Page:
Wednesday, 1 October 2014

Tory Bedroom Tax eviction widow forced to sleep with COWS!

We are publishing below an article by Nick Dorman, which appeared in the Sunday People on 27 September 2014:

"A widow who is going blind was forced to live in a field with cattle after she was evicted from her home of 30 years ­because she couldn’t ­pay a £210 Bedroom Tax bill.

Carol Sutherland, 56, covered herself with a plastic sheet and hay in a ­desperate bid to keep dry and warm, writes Nick Dorman in the Sunday People. She had to dig a hole under a hedge to use as a toilet.
And her weight plunged to 6½st as she struggled to survive after being kicked out of her two-bed council flat.

The scandal is yet another example of the misery caused by a tax the Sunday People has been campaigning to have scrapped since it became law in 2012. Its latest victim Carol said: “I’d lived in my lovely flat for 30 years and even though I didn’t have much, I had a roof over my head and my dignity.

“When I was in the field I could not believe it had come to that. I cried so much I didn’t have any tears left.”
Bailiffs booted Carol out after she told a housing officer she couldn’t ­afford the £11.35-a-week spare-room penalty imposed as part of Tory Iain Duncan Smith’s welfare shake-up.

Carol had been struggling to get by on a widow’s pension of just £90 a month since a heart attack killed her husband Peter in 2001. Her rent and council tax were covered for her by public money.
But everything else – including power bills – was funded from her pitiful £3-a-day pension.

Carol’s plight meant she was eligible for further housing ­benefits and employment ­support allowance.
But she insisted she didn’t know about them because no one had ever mentioned them to her.
Carol (pictured) who gave up trying to have children after a string of miscarriages – said: “Things went pear-shaped after my husband died and I started losing my sight with cataracts.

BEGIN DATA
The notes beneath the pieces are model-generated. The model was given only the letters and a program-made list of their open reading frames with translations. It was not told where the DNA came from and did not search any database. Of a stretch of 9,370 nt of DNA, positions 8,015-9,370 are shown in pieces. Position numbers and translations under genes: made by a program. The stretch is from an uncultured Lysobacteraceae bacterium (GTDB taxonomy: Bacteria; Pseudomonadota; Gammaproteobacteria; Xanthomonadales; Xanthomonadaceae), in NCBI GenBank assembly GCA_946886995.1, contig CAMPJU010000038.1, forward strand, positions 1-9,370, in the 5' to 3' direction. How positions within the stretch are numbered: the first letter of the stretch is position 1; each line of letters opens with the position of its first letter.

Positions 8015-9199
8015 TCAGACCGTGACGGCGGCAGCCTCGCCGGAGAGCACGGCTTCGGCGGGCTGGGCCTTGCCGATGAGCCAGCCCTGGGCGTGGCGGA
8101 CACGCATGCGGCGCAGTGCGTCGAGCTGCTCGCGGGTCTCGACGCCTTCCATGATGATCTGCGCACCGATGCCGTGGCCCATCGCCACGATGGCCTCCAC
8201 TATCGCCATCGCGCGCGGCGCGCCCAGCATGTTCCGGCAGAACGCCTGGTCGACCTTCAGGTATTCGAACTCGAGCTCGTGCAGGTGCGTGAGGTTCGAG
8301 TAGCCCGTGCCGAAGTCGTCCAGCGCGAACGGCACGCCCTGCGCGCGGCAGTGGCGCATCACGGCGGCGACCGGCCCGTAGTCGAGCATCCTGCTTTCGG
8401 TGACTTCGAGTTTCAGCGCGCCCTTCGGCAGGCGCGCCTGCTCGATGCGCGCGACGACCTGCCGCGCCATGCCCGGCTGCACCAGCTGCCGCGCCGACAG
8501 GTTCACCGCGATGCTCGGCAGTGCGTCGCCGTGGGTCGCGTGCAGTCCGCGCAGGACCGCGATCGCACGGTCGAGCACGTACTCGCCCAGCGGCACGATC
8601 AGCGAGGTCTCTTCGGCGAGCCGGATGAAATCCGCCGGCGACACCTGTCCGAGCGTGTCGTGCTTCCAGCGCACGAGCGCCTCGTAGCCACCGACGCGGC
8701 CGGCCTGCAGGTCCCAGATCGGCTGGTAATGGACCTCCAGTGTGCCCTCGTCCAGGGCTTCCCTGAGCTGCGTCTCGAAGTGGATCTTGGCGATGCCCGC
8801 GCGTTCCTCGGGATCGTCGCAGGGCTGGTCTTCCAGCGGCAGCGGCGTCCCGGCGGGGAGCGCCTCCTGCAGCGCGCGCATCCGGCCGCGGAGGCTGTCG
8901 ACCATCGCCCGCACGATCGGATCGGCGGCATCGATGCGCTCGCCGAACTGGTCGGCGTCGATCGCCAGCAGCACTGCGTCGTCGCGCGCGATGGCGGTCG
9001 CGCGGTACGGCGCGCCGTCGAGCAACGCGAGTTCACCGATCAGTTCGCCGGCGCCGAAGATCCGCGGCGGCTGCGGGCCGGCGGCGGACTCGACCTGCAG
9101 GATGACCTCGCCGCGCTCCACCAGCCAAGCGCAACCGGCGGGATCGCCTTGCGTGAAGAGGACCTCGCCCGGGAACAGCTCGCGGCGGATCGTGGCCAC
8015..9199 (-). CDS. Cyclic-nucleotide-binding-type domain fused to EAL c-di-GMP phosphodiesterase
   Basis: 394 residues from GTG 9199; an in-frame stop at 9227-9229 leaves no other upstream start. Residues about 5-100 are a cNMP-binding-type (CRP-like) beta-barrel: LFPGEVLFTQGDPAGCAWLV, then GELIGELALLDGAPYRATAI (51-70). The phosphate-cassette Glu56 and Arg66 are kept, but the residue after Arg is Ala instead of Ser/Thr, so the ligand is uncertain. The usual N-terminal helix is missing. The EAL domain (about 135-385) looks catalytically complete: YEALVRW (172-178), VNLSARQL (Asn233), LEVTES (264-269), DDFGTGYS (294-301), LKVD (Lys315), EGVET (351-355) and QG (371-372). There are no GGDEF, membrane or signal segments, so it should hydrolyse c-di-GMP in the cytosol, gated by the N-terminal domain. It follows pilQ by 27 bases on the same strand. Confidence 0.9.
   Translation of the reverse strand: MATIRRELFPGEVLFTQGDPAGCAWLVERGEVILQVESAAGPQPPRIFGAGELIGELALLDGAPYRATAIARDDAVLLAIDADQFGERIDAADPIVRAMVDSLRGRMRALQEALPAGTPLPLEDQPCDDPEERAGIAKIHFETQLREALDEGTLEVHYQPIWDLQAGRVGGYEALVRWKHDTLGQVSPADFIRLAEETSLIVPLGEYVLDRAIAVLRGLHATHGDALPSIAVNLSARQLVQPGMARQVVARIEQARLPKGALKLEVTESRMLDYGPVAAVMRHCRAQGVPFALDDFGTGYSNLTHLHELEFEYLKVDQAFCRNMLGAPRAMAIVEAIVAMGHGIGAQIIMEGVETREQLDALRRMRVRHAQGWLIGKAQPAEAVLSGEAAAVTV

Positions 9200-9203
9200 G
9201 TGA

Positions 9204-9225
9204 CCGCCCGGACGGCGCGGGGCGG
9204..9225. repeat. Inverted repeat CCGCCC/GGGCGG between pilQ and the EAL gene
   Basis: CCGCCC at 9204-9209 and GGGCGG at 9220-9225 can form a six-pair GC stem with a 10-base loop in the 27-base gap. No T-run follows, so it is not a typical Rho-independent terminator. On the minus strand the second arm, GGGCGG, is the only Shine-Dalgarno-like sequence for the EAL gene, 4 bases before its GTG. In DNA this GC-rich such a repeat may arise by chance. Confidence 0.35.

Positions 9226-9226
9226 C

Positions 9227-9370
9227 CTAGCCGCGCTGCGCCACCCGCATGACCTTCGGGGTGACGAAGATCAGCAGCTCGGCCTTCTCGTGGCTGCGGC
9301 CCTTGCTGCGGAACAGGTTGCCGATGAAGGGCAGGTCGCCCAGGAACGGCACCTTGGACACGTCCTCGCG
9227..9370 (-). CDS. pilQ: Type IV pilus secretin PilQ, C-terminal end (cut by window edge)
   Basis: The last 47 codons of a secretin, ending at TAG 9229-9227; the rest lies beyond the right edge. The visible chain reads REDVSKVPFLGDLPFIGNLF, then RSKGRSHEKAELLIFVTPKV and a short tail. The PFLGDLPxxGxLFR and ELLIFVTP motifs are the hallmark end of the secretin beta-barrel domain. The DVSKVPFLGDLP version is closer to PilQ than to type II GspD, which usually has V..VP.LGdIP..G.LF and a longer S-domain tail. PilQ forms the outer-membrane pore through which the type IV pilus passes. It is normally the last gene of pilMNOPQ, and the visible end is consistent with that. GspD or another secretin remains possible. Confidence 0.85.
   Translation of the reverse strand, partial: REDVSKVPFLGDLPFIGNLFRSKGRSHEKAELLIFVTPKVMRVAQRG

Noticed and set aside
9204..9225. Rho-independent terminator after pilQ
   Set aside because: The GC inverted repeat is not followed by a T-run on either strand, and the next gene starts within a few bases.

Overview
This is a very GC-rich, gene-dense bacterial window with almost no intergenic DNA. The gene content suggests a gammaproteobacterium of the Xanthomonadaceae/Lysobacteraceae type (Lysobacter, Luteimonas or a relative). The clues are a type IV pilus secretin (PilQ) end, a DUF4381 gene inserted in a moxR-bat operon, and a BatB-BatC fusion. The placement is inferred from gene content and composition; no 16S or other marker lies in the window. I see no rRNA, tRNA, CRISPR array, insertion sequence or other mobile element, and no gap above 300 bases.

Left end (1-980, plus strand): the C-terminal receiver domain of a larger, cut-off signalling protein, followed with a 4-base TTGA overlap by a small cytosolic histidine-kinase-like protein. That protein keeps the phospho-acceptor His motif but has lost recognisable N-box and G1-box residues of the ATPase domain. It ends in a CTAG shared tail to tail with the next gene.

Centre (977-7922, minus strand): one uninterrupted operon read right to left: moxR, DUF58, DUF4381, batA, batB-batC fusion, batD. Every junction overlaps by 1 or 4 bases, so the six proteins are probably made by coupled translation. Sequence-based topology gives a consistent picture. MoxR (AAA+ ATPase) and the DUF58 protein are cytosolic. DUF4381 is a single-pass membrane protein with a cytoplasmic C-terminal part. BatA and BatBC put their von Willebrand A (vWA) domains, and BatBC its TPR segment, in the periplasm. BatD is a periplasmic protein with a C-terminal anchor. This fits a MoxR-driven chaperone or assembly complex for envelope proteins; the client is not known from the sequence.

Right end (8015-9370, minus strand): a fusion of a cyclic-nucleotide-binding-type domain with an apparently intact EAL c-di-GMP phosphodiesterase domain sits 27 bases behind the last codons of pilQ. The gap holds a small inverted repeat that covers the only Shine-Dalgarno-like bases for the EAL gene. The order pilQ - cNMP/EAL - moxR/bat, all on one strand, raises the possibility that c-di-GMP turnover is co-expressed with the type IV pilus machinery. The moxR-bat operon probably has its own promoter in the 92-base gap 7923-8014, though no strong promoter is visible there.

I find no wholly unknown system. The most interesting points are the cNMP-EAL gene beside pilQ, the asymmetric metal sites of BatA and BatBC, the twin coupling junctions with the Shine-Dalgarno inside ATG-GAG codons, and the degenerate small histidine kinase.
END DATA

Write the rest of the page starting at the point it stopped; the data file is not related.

“I just about managed on his pension without claiming ­anything else.
“When I started getting letters from the council I couldn’t read them. I asked them to send the details in bigger print – but they never did.

“So I ignored them until a housing officer turned up and told me I was in arrears with bedroom tax payments.
“I told him I couldn’t afford it and the next thing I knew the bailiffs were at the door.”
Carol, who has depression, claimed she was given an hour to pack up her possessions as the flat in Waddington, Lincs, was cleared in April.
She said: “I was in such a state I couldn’t find the only picture I have of my mum and dad.

“I had to tell the bailiffs I couldn’t afford to pay for any of my stuff to go into storage so they might as well take it all – which they did.”

She gave a neighbour her pet canary and went to stay with a friend, having lost touch with her own family.
But a week later she moved out, spent a night in a bus-shelter, then built her rudimentary camp in a cow-field. Carol said: “My friend would have lost her housing benefits if I’d carried on staying with her so I decided the field was my only solution.”

The decision was not as bizarre as it sounds because as the daughter of an agricultural labourer she had grown up on a farm helping with animals as well as planting and picking crops.
Recalling her time living rough, Carol said: “I’d walk round the village by day and at night I’d go to the field and bed down under the plastic.

“When I needed the loo I’d dig a hole in a hedgerow and I didn’t bother combing my hair or washing.” She added: “You don’t think it’s mad when you’re as low as I was then.”

Carol was finally rescued by worried Waddington friends who took her to the church of St Mary-le-Wigford in nearby Lincoln, the base of a charity helping the vulnerable.

City councillor Jackie Kirk, who helps to run the project, found Carol a bed at a shelter for the homeless.
Jackie said: “Carol is a remarkably brave woman. She worked all her life and after her husband died she was eligible for Employment Support Allowance and Discretionary Housing Payments. “

But as many vulnerable people discover too late, if you don’t know you’re entitled and don’t ­apply you end up as a victim of the system.”

And Carol said: “I’d like David Cameron to spend a day with me so he could see the impact his government’s Bedroom Tax has on people like me who already live below the poverty line."

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